Jean Bean is always a survivor, but during the month of October, it's a label that really hits home.
October is Breast Cancer Awareness Month, and for survivors of the disease, like Bean, it symbolizes how far we've all come.
"Every day, I'm a cancer survivor," said Bean, a 58-year-old mom, wife and interior designer from Rochester. "I don't obsess about it, but it's always there."
Tale of a survivor: Bean was diagnosed in 2003. After a series of lumpectomies, she opted for a mastectomy, and then TRAM flap reconstructive surgery, which she said was revolutionary at the time. Instead of implants, her breasts were reconstructed with muscle from her abdomen. Bean still goes yearly for checkups with her oncologist and plastic surgeon, but she is cancer-free.
The more things change: "Breast cancer has really changed a lot since I had it — and thankfully so," she said, citing insurance coverage and cancer treatments as two things that have changed for the better. "I remember before I had cancer, my son was playing football at Adams, and the mom of one of his teammates died of breast cancer. She had to fight for treatments, fight for coverage. Then, all of a sudden, the laws started changing, and there was so much more access to help."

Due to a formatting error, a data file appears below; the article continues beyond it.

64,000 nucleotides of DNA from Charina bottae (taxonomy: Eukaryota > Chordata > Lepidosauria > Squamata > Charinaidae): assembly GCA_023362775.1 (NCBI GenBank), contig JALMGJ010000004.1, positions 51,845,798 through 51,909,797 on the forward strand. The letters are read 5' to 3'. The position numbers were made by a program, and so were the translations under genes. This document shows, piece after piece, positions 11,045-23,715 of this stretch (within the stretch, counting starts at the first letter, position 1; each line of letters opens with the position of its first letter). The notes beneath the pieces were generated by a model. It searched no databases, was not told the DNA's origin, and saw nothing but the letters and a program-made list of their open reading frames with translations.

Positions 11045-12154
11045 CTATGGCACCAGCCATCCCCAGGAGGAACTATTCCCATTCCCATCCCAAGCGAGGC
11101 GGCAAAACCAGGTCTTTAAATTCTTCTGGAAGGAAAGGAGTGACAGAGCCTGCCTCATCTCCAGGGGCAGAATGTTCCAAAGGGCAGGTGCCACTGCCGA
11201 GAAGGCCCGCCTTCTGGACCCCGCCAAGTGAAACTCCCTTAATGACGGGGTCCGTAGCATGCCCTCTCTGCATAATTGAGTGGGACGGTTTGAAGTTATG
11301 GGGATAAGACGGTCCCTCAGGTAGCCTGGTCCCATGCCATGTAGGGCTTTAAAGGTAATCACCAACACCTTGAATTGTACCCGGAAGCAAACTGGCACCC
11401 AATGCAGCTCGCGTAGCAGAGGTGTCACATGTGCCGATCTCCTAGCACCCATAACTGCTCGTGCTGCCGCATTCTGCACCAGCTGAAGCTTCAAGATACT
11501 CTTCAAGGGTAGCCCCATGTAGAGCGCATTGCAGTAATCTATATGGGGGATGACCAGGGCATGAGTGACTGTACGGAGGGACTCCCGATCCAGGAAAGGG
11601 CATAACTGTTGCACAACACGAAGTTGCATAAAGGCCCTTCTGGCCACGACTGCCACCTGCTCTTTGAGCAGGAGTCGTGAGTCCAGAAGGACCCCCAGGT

When the news hits home: "When I hear about someone being diagnosed with cancer, it breaks me up," Bean said. Since her own diagnosis, Bean has helped four close friends journey through breast cancer. "I'm the person they come to for advice. I go to appointments with them. I help them through." Bean reads every day about new treatments and new ways to detect the disease. "I feel a little lost — but in a good way."
October as the 'pinkest' month: "It means a lot to me that there is such an effort on awareness," she said. Bean appreciates the walks, especially, and she encourages all breast cancer survivors to participate in walk events. "It's encouraging and inspiring," she said.
For local resources, visit the Crittenton Hospital Medical Center Breast Care Center website.